• Mets third baseman David Wright is hitting .531 (17-for-32) on Thursdays this season.

  • The Athletics allowed home runs in each of the first four innings Saturday night against the Rockies, the first time they had done so since April 11, 1985 against the Mariners.

  • Rockies closer Huston Street set a record for most consecutive saves converted at Coors Field to begin a career with seven. The old mark of six was shared by Eric Gagne and Shawn Chacon.

  • Padres center fielder Tony Gwynn Jr. is the third player to play for the same team for which his father played in at least 2,000 games. The others are Dale Berra (son of Yogi) with the Yankees, and Pete Rose Jr. with the Reds.

  • Duke Snider holds the record for most home runs hit on Independence Day with nine. The active leader in July 4 home runs is Indians designated hitter Travis Hafner, with six.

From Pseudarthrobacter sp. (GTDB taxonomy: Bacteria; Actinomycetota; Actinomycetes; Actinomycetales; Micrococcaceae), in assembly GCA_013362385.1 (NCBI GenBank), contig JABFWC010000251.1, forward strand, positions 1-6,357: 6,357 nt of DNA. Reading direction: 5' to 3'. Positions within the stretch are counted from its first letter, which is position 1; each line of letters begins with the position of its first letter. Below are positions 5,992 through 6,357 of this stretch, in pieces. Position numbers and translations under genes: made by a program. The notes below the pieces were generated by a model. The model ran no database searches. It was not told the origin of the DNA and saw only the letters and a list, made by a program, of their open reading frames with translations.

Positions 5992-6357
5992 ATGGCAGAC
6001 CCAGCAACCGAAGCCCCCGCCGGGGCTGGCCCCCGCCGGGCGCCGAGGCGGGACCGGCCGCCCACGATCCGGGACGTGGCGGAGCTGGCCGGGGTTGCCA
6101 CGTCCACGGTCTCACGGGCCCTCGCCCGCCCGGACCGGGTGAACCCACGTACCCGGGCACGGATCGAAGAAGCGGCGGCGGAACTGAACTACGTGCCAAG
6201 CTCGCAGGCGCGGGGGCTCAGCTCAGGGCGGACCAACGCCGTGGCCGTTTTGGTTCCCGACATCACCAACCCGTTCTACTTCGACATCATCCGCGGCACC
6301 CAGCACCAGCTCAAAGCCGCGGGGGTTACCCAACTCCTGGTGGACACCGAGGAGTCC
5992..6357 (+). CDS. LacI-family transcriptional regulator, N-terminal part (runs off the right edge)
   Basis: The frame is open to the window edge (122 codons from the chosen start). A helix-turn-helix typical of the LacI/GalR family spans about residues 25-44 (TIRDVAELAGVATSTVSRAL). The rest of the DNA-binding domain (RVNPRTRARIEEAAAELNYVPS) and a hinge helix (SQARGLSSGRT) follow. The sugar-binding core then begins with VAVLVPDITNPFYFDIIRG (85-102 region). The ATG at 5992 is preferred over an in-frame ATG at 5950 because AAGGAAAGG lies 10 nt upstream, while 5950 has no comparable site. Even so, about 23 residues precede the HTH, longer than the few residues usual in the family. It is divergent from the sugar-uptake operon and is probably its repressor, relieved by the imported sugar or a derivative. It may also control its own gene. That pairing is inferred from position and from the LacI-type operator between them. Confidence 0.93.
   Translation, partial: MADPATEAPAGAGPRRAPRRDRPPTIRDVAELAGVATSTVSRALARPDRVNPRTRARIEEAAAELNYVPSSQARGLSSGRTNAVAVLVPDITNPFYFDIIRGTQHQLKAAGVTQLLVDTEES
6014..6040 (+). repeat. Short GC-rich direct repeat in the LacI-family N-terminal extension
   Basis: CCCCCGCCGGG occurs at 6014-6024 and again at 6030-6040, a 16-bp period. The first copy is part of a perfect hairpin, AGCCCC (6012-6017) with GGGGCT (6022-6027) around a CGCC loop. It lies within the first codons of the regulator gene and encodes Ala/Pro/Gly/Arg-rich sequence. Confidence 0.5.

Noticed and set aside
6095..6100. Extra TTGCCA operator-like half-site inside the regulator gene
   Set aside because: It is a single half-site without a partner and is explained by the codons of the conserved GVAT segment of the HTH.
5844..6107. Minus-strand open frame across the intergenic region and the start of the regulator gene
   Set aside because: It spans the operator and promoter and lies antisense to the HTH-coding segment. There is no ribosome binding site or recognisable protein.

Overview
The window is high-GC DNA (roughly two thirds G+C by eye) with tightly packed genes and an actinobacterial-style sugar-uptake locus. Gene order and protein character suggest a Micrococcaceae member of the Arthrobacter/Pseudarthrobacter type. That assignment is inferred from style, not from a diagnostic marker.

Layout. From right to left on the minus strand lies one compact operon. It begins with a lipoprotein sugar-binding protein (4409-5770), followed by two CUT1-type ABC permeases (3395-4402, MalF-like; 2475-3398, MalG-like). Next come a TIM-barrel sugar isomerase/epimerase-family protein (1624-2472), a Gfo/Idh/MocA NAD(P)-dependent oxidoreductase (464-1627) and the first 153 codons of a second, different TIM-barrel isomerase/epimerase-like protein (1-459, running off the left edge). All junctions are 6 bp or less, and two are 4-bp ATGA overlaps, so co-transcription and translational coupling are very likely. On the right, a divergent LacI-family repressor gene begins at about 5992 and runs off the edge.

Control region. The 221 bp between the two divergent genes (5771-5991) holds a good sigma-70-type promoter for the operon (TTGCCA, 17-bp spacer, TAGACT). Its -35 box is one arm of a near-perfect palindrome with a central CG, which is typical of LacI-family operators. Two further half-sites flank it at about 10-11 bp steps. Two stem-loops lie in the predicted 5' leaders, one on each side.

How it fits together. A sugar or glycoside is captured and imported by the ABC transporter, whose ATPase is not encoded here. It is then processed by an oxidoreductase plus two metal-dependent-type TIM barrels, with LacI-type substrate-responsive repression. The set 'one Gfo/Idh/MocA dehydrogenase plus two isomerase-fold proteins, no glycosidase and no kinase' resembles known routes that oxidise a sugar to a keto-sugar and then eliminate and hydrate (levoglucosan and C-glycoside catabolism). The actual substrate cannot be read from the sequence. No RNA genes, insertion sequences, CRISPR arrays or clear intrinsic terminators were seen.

Three series to watch this week, with probable pitching matchups (all times Eastern):

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Randy Johnson is a smart man, Rowand and Sabean are not. This Giants team will need luck just to make the Wild Card, their odds of taking the division are well, at best 1%. I'm still betting against the playoffs for them as Cain's ERA will eventually catch up with his peripherals and Sandoval can't carry the offense on his back like this all season.
About the Yankees-Mets interesting "fact": Mets have not been blanked in the first two games; they got a run Friday night on a Gary Sheffield solo HR as one of their 3 hits. The Elias Bureau note you referenced refers only to the fact they've been held to 4 hits in the two games, not that they've been shutout twice. The Mets' situation/performance is bad enough, no need to make it worse than it has been.